Similarly, the direction in which you miss fairway from a purely statistical standpoint is moot. Whether you are right or left of your intended target, there is little actionable bearing from a numbers perspective, which is why that statistical function has been removed. 

Q: Driving: I’m going for the green on my drive. How do I record that?

Your drive must be marked as a Drive, not an Approach Shot. If you drove within 50 yards of the green, your Approach is “None.” Outside of 50 yards, then you have an Approach shot.

Q: Driving: I hit the fairway (or anywhere else) on Par-4 but have no shot to get within 50 yards of Green?

Record your Drive as a No Shot. The system will know that your next shot is an advancement shot.

Q: Which shot is the Approach shot?

The Approach shot is your 1st attempt to hit a green from greater than 50 yards, regardless of where it falls in your string of shots for the hole.

Q: Approach – Par-3 Holes – Is the tee shot on a Par 3 my Approach shot?

Yes, always, even if you cannot reach the green.

Q: Approach: When playing a par-5, how do I accurately input my approach distance, especially if I’m going for it in two?

The system assumes a second shot advancement on every par-5, so a data entry will not be required if you’re laying up.

The approach is the first attempt to actually hit green regardless of where it falls in the shot string. When going for the green in two, the second shot is the Approach, and should be recorded as such.  The system is intelligent and will know based upon the shot selection that follows as well as the score for the hole what categories should be impacted beyond the Approach.

Example: Faced with a 255-yard shot from the fairway for your second shot on a par-5, if the golfer hits a club that has a chance to reach the green, 250+ yards should be entered as the Approach distance. Conversely, if the golfer selects a 5-iron for the second shot that couldn’t reasonably reach the putting surface, the third shot will be considered the Approach. 

Q: Approach: I chunked my approach shot and still have more than 50 yards left. What do I record?

Your first attempt is your approach shot. Record the yardage and position. Also, check the Duff/Penalty in the Approach shot section. This will assign the correct cost in strokes gained to the Approach facet. We do not need to know the distance of the second approach. When you check the Duff/Penalty box, we know that this can happen. If you record the rest of your shots correctly, the system will know that there was a second approach attempt. The distance and position of the second shot does not matter, only the result matters.

Q: Approach: When would I record None for Approach?

You have a None Approach when you have no attempt to hit the green from greater than 50 yards. Example: Your Drive result is a No Shot requiring an advancement to return to play. The advancement gets you to within 50 yards of the hole (a Chip/Pitch shot). You had None Approach.

Q: My Approach shot landed in an impossible lie around the green. What do I record?

If you don’t have a legitimate attempt to make the green with a short game shot, then check the Penalty/2nd box in the Approach shot section.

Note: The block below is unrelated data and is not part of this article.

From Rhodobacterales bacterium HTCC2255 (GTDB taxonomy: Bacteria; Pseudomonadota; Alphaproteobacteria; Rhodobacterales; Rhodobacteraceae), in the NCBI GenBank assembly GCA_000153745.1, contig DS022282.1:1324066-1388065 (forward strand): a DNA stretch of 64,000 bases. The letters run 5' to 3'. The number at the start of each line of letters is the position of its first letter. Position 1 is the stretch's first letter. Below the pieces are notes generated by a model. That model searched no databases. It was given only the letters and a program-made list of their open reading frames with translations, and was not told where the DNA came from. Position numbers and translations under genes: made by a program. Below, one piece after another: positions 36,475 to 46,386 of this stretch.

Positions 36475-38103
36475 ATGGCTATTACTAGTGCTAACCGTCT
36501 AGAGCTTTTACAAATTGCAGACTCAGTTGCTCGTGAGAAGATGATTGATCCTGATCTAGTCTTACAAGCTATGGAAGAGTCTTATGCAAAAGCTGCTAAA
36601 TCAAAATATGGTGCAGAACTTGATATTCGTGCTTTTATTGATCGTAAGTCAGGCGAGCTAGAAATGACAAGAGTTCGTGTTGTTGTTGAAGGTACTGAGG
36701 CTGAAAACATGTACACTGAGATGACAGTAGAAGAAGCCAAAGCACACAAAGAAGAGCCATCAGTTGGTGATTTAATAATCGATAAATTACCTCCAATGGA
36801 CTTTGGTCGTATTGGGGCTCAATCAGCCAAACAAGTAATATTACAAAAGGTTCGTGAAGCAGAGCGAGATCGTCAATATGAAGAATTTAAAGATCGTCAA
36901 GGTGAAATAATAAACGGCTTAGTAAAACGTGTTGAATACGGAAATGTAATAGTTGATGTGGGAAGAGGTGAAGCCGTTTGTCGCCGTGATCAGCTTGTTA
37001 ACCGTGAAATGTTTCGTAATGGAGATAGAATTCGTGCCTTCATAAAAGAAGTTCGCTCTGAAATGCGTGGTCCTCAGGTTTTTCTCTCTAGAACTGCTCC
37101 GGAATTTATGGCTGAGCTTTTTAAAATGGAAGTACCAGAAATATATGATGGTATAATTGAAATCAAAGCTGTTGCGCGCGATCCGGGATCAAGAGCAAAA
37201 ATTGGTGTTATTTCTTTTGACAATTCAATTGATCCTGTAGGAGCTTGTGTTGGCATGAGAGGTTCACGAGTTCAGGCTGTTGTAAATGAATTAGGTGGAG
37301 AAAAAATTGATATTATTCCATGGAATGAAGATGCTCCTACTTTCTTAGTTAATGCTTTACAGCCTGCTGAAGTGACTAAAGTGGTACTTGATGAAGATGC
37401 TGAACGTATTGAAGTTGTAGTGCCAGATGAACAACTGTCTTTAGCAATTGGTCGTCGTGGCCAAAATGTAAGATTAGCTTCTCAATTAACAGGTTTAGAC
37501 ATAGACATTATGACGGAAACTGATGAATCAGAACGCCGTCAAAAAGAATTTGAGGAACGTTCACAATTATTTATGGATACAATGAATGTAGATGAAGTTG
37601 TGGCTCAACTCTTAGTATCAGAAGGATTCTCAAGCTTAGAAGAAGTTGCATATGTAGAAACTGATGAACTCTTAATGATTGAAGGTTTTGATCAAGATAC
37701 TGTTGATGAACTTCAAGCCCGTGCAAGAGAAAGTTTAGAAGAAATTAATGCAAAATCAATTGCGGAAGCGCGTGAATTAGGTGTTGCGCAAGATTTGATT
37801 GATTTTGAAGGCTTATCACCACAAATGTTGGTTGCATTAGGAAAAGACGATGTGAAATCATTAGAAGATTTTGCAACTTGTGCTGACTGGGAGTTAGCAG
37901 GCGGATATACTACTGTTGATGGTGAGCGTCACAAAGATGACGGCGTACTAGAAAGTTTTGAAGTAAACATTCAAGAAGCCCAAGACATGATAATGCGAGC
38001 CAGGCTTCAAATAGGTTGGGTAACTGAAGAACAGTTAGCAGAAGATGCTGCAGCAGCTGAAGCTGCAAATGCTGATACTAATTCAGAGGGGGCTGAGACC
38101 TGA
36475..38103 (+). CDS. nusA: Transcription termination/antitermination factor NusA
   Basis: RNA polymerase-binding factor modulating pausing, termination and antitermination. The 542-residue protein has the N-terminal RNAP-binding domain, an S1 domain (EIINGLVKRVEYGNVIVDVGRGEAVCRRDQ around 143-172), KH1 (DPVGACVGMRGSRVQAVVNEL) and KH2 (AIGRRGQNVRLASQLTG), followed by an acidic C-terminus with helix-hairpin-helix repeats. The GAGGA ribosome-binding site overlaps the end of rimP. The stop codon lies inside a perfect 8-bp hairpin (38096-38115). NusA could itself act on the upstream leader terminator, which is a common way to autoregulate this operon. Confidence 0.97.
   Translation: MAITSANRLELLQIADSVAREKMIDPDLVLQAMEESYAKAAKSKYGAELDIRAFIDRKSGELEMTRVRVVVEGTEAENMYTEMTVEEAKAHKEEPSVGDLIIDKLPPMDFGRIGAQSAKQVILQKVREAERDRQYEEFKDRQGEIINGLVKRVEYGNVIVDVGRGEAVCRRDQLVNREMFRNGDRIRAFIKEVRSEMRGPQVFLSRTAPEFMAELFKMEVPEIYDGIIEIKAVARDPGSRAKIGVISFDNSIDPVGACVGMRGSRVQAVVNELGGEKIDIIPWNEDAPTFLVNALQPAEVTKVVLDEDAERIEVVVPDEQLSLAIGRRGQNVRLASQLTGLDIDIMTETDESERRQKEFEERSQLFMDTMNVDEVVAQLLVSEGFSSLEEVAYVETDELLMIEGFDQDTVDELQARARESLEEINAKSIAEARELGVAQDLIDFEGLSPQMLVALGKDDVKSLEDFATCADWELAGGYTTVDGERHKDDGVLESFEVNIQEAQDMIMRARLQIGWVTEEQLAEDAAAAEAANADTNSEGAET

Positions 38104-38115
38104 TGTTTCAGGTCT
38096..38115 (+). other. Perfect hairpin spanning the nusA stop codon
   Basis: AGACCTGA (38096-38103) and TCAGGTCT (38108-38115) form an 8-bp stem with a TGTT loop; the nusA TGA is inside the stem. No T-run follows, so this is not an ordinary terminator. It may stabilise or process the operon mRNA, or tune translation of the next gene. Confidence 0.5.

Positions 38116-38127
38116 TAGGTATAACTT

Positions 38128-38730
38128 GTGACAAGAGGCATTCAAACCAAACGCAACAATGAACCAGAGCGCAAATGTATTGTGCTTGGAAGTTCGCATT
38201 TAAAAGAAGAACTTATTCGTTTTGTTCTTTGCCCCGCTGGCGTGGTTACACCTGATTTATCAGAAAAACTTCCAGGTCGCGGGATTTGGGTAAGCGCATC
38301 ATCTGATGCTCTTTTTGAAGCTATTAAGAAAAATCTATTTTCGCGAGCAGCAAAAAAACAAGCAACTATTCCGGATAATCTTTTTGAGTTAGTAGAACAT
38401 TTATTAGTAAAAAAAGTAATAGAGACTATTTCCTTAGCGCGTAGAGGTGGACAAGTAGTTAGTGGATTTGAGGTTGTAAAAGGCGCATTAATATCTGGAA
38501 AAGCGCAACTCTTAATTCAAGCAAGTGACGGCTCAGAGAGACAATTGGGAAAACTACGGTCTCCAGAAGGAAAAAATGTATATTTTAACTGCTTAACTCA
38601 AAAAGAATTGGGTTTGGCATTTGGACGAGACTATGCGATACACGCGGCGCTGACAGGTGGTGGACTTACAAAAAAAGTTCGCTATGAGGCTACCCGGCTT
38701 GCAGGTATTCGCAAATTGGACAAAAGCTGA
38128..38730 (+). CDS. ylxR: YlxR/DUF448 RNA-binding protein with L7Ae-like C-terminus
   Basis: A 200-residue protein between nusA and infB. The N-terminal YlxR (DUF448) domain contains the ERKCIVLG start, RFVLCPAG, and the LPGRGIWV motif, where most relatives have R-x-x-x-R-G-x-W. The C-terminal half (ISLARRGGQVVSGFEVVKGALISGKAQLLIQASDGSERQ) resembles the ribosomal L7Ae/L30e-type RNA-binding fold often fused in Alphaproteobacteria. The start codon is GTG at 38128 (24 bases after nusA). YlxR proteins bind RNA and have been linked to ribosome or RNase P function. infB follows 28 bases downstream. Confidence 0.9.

Q: Chip/Pitch: How do I record a second Chip/Pitch or Sand shot?

There are three basic scenarios:

A. Two shots in one short game facet: If you miss a short game shot (either Chip/Pitch or Sand) and miss the green with your next shot from the same facet, and it is successful, simply record the X – Error and the resulting putting distance. Our system will know that it took you two strokes to reach the putting surface within the same facet and calculate Strokes Gained accordingly.

B. A miss from one facet to the other: If you miss a short game shot from one facet into the other, mark the Error – X in the starting facet and the successful attempt in the other. Again, our system is programmed to understand what happened.

C. A miss in both facets: Let’s say you miss a Sand shot over the green, then chunk the chip, requiring a 2nd chip to reach the putting surface. Mark the error – X in both Sand and Chip/Pitch boxes, then enter your putting distance. The system will know that there has been a 3rd short game shot but it will not know in which facet. No worries, we divide the extra shot evenly between the two facets. If it happens enough to become a factor, your short game will pop up as one of your improvement priorities.

Q: Putting: If my approach shot comes to rest on the fringe of the putting surface, should I consider my next shot a chip/pitch or putt?

Similar to the “Good Lie” / “Bad Lie” and Hit Fairway when in the first cut of rough, the key is to be consistent and pragmatic. Every input you log will have an effect one way or the other on another aspect of your game.

If you feel you will be better served from a game-improvement standpoint by counting first cut of rough off the tee as a fairway hit and a fringe hit a putting opportunity, so be it. If you prefer to go by the letter of the law — in the fairway/on the green or not — so be it. Your output will be impacted somewhat however you decide to enter your information. 

Q: Putting: Why can’t I enter the distance of my second putt?

The distance determination of the first putt is important to the pre-shot routine and helps with managing distance control. The distance of the second putt is an afterthought and can be a distraction from the positive process of trying to make the putt. Don’t worry; you will have enough attempts from shorter distances for the program to properly assess your putting skills.

If you have further questions about SwingU Versus, please email us at support@swingu.com.